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THE CHIMNEY CORNER.

THE LOST BANK NOTE. CHAPTER IY —concluded. Yictory ! The receipt, with William Wyldc’s counterfeited signature in a shaky, ill-disguised hand ! A poor blundering attempt at forgery, this, which would not have taken in a charity boy. I stifled a cry of triumph which rose to my lips, pocketed the forged receipt, substituted the veritable one, and returned the pocket-book to the wrap-rascal. Then I calmly remounted the stairs, and entered Graham’s sitting-room. Murdon was lolling on the sofa as I entered, and looked up w'ith his supercilious, insolent stare. “ Hallo, Mister Skulk,” he began, “I thought you -were ill in bed; but it seems your’e not to ill too poke your nose in where your not wanted. Not noticing him directly, 1 turned to Kate with a look which she understood —a look which caused her face to brighten. Taking her hand as if to say good evening, I whispered, “ Your father is safe ; back me up.” She smiled, and I turned to the old man. “ Mr Graham,” I asked, “ why do you sutler this under-bred person about your house 1 ” The old clerk started, flushed, and began to stammer. “ That George—dear me ! —why that is Mr. Mm don—and ” “He is the w'orst-conditioned cur on the earth,” I answered deliberately. “Ho is a compound of insolence and falsehood; a tyrant without the power which ho atFects ; a bully, but an innocuous bully, and no companion for you or your daughter. That’s what Murdon is, Mr. Graham.” He started from the sofa with an oath. “ If you aj preach me,” I cried, stopping him, “I’ll knock you down.” I knew him then for a coward, for he stopped short in the blow which he meditated, and turned green and yellow. He was a bigger and older man than I, but he held back and ground his teeth as I heaped insult on insult upon him, in my bitterness and my triumph. “You don’t know what you are doing, you braggart young fool,” he at length muttered, livid with rage. “ You are ruining your precious friends here.” “ You lie,” I retorted; “there is nothing you can do which will harm a hair of their heads.” “'lsn’t there?” he cried. “I can send this old man to penal servitude ; I can beggar his daughter ; and I 'will. “An empty threat —a bragging boast, as mendacious as all you ever say.” He shook a trembling finger at the old man, whose state of terror 1 cannot hope to describe. “He’s a forger,” hissed Murdon. “A thief and a forger.” “Pooh,” I returned. “What has he forged ? Why do you waste words ? Where are your proofs ? ” “ I’ll show you what he has forged, if that’s any satisfaction, my young champion, and the proofs shall ho laid tomorrow before other eyes than yours. ” And he strode vindictively out of the room. In a moment ho returned with his pocket-book. I was holding the hand of Kate, who stood calm and confident by side. The old man had sunk into a chair, and was wringing his bands. “ There,” cried Murdon opening the book with a trembling hand, “ if you must know your friend’s handiwork, look at it, but keep your fingers off.” “ Look at it yourself before you boast,” I answered. “ Are the names of the witnesses forged too ? ” In an instant his face fell as he glanced at the receipt. He know that he was discomfited, and turned from yellow into white. The paper shook in his grasp, and with a bitter curse he would have flung it into the fire ; hut I had seized him and wrenched the reciept from his clutch with a blow -which paralysed bis right arm. “Drop that,” I remarked. “No felony. That receipt is not yours, but Bustler and Clark’s, and to-morrow I restore it to their keeping, and advise them to take better care of it.” He turned to the door with a cry of baffled rage. “To-morrow,” he shrieked, “I will have you kicked out of the office.” And shaking his clenched fist he depari ed. But he did not keep his word. A fortnight afterwards he himself left, suddenly ■and on compulsion. It was rumored that the firm had detected him in a course of defalcation, for long pursued with impunity. This is what the clerks whispered, but Bustler and Clark said nothing. Six months afterwards Kate and I were married. Some weeks previously I had proposed to leave Bustler and Clark also, for I had no further need of employment. The decease of a relative, some time since dead in Australia, had left old Graham a comfortable annuity, and Kate even better endowed. She laid her fortune at ray feet, and besought me to take it with herself. But Bustler and Clark would not bear of my going, and I ultimately purchased an interest in the firm, which is now known as Bustler, Clarke, and Dunning. Whether Murdon had obtained an inkling of the fortuen in store for Kate—it had gone begging until the legatees were traced—l never learned. At all events we heard no more of him, and believed he had left England. When our honeymoon was over I one day questioned old Graham as to the piece of paper he had actually destroyed under the belief that it was the banknote. He answered that he had never parted with the remnant, and I could see it if I chose. When ho brought it, I examined it closely. Only a charred corner remained. “Why, this,” I exclaimed “is no Bank of England note ; there is no water mark —and see, what letters are those ? ” A light broke upon me. It was the residue of one of those confounded Bank of Elegance notes which Tom had been so fond of buying, and in its destruction had so fatally resembled N umber 07,482. CONCLUDED.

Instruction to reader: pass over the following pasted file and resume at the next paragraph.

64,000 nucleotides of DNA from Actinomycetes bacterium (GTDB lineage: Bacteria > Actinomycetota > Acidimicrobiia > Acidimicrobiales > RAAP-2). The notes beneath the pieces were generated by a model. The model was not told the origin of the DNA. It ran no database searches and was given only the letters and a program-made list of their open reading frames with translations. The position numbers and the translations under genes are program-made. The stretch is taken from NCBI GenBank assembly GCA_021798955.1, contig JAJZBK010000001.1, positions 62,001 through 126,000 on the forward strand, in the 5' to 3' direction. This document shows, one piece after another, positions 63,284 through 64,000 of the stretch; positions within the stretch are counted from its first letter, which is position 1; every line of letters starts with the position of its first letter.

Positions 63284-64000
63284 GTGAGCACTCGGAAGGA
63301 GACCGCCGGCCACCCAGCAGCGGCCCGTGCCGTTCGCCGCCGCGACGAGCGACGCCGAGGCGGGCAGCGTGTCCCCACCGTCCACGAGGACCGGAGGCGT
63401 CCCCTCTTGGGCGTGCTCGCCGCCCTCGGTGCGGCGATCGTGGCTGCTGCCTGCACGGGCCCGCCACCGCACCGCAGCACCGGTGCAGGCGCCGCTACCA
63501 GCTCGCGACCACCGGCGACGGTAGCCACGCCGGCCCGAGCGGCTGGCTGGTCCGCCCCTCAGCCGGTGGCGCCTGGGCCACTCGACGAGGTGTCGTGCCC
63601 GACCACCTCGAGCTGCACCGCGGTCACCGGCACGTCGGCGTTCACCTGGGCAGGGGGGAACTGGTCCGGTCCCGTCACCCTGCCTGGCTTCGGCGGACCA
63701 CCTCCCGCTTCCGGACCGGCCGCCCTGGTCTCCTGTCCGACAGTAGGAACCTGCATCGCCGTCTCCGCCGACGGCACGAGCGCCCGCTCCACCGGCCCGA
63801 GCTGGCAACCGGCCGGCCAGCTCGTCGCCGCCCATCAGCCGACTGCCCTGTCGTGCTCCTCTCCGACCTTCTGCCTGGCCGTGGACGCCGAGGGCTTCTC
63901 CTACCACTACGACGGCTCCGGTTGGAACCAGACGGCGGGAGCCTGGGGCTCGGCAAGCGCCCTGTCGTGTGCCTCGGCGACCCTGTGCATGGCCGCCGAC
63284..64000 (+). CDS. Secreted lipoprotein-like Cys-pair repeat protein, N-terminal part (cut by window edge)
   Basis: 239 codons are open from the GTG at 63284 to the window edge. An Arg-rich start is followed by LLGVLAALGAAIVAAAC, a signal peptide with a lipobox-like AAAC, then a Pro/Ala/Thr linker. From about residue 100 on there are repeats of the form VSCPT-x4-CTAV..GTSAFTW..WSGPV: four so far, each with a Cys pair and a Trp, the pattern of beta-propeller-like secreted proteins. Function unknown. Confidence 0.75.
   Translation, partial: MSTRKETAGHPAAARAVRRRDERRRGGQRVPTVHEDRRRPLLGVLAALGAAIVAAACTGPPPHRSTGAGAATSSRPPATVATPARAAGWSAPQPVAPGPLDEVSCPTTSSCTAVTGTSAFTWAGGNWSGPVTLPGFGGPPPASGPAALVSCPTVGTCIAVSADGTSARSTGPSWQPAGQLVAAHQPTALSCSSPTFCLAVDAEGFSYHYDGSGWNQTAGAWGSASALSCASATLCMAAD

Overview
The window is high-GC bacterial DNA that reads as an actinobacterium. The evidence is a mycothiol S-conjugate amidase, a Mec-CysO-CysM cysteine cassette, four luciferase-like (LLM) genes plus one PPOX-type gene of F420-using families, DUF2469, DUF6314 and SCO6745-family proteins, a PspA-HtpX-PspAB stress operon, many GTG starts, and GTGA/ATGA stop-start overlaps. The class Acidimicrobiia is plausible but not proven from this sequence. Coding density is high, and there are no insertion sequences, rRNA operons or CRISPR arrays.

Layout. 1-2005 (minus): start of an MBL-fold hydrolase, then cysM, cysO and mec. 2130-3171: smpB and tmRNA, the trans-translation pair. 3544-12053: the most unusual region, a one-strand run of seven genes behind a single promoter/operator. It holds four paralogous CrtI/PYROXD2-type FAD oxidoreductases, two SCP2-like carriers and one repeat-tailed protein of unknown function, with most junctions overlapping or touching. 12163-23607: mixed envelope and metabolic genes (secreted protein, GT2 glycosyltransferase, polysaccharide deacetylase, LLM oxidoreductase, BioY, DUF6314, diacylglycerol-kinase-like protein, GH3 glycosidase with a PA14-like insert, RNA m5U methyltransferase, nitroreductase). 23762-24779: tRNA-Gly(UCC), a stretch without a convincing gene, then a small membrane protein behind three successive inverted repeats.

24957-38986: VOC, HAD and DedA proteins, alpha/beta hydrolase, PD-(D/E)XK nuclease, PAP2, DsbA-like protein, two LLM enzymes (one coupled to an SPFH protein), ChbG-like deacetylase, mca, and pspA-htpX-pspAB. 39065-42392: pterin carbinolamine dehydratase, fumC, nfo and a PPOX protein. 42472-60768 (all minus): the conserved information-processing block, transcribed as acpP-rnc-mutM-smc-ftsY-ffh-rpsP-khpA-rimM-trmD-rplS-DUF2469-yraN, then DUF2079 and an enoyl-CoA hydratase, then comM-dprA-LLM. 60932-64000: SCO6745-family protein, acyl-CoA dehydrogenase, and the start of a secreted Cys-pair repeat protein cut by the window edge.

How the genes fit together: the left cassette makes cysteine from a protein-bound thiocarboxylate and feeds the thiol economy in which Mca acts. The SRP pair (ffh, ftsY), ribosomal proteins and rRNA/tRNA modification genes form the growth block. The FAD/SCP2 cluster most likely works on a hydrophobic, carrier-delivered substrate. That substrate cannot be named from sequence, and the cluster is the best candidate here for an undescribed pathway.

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THE CHIMNEY CORNER. Ashburton Guardian, Volume 1, Issue 112, 12 June 1880

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